SELECTED WORKS BY Dirk Bell
Mixed media on canvas, curtain, mirror pieces, bones, wood, paint, neon lamp, electric cable
204.7 x 174.5 x 14.4 cm
Dirk Bellâ€™s intimate figurative drawings and paintings unveil a new way of depicting and perceiving sensuality, like an evanescent but still present memory. In works such as the delicate Rabbitâ€™s Moon (2007), with its illusion of a watery craquelure all over its surface, and the darker, more violently rendered Wolf Hamlet Madonna Elmex (2006), the artist revisits traditional genres and compositions â€“ the memento mori still life, the symbolic representation of the human figure â€“ filtering and compressing art historical references with a contemporary sense of dismantlement and disintegration.
Mixed media on canvas
160 x 276 cm
Nowhere is Bellâ€™s embracing call for a new kind of ungraspable but overpowering figurative sensuality proposed more clearly than in Abgrund (Abyss) (2008). A naked figure, painted in soft brushwork and installed under a neon light, is partly revealed by a half-drawn lace curtain. A ledge running along the bottom of the frame holds broken mirror shards and charred pieces of bone. A certain frustration hovers over the work. Abyss, Bell explains, â€˜marks a point of no returnâ€¦ The mirror shards can be used to look into fragments of the future, whereas the past as well as memory are spread out before oneâ€™s eyes and can be looked atâ€¦ The cindered bones are relics of a picnic at the roadsideâ€¦The whole scenery can be veiled by the curtain.â€™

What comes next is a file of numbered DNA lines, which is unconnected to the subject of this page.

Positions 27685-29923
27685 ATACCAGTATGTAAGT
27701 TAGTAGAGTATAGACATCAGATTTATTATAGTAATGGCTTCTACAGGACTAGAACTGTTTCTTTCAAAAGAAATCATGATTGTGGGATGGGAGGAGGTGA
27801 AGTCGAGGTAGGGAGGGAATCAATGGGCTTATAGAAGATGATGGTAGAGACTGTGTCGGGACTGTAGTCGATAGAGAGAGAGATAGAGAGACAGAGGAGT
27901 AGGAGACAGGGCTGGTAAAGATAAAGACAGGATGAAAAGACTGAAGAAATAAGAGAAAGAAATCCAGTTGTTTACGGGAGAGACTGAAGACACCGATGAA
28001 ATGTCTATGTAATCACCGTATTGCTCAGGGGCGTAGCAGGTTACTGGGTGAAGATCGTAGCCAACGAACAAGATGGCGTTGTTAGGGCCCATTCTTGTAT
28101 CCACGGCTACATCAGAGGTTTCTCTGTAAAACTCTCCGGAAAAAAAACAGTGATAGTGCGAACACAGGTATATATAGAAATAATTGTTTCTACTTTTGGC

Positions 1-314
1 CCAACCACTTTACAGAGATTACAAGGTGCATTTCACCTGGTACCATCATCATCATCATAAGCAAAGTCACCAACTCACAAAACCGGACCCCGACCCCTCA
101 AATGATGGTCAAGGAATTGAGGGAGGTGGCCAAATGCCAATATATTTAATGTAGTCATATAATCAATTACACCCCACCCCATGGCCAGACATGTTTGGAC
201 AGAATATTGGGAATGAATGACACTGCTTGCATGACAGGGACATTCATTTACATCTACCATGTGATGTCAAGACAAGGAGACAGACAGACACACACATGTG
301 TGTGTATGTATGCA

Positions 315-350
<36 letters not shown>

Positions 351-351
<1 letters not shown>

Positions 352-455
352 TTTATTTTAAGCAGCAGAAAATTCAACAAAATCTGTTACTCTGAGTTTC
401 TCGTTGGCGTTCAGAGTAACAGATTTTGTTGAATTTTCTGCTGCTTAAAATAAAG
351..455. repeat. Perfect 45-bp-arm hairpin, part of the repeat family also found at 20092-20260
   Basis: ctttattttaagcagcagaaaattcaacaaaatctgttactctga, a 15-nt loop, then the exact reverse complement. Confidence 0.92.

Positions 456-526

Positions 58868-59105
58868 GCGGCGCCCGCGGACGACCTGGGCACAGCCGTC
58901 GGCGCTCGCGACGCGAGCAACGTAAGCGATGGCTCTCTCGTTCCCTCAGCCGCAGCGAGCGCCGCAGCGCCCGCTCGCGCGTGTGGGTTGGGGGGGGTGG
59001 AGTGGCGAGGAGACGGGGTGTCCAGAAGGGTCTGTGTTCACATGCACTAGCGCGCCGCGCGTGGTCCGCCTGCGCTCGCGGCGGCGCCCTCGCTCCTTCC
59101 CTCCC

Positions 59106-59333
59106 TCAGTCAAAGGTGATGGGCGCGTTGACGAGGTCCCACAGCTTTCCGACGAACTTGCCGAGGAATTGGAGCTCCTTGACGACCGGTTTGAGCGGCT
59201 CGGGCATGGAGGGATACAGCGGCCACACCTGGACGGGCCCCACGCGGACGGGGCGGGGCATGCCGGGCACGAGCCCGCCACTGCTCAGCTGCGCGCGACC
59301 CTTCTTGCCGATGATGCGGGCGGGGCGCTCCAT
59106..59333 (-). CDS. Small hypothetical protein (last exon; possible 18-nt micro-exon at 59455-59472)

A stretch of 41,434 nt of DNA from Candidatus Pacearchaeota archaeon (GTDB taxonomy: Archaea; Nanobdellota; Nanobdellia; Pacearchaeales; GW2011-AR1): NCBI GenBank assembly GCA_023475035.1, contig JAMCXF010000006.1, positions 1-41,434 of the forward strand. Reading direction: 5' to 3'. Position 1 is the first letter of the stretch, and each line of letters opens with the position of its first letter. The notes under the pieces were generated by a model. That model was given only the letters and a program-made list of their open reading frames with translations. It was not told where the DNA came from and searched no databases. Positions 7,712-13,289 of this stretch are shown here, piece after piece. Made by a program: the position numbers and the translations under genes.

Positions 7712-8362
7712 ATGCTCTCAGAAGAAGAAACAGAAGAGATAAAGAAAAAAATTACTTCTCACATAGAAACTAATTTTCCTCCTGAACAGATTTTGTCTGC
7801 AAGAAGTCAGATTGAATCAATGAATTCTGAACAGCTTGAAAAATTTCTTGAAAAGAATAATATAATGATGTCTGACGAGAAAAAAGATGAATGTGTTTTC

Wolf Hamlet Madonna Elmex
Mixed media on canvas
230 x 140 cm
The pictures within the frame of Rabbitâ€™s Moon, depicting posing figures, illustrations in books, and other less easily identifiable shapes, are on the same illusory plane as the skull, glass of wine, bottle and ashtray next to which they stand, and contain the same visually hallucinogenic power.
In the limb-plagued Wolf Hamlet Madonna Elmex, two figures, one holding the other, are set against a background full of multiple marks suggesting motion. The exact meaning of the work is as impenetrable as similarly gestural prehistoric cave paintings.